Rio has a large playroom full of cute puppies, and since the admission charge is incremented in ten-minute intervals, it's easy to just drop in for a quick visit. Maybe because of the cafe's popularity, the pups seem to be a bit more jaded than other dog cafes we've been to, but with a little patience you can usually make friends, especially if you spring for dog treats.
There were nineteen dogs on duty when we visited, most of them small breeds, and they all seemed to be well house-trained (no doggy diapers in view, unlike many cafes), although there was a bit of cleanup activity from time to time. Gigantic rawhide bones for chewing are a very popular attraction, even for the tiniest dogs.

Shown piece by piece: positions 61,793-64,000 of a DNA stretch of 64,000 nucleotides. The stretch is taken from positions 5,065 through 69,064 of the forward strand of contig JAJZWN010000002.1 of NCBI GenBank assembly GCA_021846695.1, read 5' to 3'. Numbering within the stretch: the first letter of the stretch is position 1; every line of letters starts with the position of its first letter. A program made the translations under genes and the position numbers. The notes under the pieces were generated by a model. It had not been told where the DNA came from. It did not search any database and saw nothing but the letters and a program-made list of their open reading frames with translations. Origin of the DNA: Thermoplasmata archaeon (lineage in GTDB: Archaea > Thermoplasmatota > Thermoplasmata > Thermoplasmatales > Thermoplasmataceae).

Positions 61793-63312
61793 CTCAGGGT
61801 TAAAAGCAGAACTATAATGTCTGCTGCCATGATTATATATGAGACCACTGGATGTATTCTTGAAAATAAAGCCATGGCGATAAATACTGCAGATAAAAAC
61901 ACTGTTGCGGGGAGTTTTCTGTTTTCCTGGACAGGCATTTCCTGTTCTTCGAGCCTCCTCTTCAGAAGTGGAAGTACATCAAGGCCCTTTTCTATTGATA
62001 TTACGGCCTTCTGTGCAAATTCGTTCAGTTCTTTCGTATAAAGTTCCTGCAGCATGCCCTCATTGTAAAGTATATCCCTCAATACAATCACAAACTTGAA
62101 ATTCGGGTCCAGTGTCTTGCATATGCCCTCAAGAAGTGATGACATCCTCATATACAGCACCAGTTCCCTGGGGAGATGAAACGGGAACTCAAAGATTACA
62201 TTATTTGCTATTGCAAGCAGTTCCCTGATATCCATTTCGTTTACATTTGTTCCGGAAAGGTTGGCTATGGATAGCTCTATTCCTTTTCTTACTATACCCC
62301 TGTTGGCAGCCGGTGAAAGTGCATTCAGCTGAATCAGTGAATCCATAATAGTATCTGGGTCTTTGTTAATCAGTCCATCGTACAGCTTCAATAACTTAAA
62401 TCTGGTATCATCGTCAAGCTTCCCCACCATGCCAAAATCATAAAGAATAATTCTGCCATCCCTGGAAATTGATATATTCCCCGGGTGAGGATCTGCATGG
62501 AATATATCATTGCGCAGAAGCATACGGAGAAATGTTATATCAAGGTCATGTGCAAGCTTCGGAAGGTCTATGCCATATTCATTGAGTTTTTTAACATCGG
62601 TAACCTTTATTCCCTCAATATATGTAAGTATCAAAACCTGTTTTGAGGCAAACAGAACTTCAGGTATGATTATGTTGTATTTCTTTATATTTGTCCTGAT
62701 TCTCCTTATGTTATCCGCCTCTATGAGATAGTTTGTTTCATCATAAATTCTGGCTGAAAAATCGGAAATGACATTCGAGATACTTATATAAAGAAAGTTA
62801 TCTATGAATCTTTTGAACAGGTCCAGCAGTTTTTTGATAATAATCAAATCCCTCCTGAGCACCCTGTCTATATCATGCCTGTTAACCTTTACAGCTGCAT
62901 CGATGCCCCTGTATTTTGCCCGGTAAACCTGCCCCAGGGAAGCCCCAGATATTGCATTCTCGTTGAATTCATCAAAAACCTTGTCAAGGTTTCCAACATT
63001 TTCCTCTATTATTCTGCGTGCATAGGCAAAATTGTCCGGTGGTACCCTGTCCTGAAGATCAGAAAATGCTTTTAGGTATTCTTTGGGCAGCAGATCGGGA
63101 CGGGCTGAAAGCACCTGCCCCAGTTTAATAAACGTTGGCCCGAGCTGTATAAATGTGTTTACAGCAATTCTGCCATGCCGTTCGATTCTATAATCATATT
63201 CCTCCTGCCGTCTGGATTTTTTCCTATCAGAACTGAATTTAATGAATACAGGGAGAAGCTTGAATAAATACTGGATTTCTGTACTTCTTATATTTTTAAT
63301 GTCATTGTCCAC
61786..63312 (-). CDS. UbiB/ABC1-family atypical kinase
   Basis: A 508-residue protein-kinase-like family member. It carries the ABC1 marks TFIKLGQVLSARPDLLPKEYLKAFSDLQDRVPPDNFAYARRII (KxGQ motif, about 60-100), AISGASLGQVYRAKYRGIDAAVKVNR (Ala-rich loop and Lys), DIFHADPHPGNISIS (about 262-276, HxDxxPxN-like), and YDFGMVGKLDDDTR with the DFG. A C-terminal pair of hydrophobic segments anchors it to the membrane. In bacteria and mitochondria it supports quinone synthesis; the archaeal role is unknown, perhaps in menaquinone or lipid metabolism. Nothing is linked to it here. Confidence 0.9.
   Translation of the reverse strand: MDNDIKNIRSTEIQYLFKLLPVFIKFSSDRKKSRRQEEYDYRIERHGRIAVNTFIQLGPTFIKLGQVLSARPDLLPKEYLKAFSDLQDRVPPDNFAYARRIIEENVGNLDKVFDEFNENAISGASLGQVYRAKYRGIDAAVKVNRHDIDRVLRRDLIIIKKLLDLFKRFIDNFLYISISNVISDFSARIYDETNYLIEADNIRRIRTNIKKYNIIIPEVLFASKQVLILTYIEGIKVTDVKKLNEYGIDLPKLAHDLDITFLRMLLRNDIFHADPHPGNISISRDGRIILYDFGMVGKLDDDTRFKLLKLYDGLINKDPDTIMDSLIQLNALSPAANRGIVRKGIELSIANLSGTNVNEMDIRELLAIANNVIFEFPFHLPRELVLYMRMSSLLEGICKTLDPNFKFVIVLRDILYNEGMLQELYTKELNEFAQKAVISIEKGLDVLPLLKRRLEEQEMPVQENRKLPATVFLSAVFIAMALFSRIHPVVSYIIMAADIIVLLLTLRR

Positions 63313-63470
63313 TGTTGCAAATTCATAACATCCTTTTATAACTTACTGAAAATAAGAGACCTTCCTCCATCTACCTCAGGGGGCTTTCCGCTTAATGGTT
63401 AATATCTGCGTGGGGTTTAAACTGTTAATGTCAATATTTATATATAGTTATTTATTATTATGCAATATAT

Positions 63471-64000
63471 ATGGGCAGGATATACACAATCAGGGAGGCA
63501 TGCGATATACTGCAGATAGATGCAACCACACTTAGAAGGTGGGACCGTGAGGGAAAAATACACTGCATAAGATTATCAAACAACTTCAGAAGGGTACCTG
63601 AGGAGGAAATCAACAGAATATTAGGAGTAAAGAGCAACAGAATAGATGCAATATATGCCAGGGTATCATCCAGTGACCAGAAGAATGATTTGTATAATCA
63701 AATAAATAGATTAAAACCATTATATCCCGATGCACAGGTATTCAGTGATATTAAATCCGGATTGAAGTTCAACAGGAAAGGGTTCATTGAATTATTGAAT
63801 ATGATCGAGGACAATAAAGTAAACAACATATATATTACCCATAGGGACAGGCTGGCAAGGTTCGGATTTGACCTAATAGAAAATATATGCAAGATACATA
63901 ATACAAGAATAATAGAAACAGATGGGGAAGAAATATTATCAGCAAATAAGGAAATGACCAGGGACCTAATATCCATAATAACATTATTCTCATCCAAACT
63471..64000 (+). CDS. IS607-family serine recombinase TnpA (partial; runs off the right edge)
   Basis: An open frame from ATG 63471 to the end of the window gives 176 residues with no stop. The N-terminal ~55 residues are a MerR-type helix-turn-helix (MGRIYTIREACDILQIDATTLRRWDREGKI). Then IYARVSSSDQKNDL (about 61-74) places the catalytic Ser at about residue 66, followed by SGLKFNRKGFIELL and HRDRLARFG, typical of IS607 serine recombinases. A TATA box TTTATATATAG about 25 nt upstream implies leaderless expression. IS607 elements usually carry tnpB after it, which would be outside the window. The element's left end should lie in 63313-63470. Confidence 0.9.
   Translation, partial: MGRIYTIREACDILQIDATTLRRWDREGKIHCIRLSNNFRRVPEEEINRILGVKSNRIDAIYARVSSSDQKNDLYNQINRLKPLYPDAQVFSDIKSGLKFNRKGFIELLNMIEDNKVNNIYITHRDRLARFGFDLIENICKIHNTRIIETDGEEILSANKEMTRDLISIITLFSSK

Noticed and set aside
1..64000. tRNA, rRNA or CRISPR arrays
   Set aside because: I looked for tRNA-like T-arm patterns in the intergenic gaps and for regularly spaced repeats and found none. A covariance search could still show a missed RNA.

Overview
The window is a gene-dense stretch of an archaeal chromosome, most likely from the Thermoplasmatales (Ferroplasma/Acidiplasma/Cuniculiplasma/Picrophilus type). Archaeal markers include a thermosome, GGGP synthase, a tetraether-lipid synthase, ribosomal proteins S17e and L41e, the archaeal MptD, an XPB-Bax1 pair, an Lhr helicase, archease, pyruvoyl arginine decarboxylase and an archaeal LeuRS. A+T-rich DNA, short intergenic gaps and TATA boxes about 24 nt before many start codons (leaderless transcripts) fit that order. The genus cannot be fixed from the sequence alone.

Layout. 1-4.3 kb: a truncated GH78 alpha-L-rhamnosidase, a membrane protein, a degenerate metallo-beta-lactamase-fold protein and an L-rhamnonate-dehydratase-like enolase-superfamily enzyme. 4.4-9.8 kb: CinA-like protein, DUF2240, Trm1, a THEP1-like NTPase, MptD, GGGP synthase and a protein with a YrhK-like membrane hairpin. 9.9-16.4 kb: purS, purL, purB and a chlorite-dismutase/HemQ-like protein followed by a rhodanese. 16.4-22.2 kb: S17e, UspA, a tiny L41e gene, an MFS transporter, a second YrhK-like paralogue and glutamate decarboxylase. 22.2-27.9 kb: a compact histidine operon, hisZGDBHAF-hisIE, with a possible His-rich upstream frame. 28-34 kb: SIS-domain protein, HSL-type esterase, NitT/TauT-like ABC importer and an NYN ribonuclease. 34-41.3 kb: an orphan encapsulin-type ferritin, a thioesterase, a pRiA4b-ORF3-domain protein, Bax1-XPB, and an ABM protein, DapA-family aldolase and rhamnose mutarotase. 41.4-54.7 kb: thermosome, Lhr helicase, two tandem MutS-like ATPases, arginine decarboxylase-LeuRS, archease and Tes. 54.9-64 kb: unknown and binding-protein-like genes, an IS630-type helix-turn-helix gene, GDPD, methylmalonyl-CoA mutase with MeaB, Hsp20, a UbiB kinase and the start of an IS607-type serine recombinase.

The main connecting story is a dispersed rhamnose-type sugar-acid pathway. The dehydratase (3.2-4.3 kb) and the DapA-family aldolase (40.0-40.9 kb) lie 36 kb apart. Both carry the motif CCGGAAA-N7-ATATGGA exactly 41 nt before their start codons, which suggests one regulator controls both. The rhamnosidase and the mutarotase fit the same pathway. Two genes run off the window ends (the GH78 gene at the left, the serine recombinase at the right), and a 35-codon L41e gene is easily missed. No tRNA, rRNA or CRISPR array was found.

The playroom has lots of comfortable seating for visitors, with two large-screen TV monitors showing cartoons in one corner. There's a drinks bar in another corner, and the Y350 drinks fee that you're charged when you enter gives you unlimited servings of coffee, tea and other soft drinks.
This book will introduce you to more than twenty of Japan's favorite specialty foods that are less well known abroad, along with a guide to the best places in Tokyo to try them and expert tips on what to order. From our sister site Bento.com.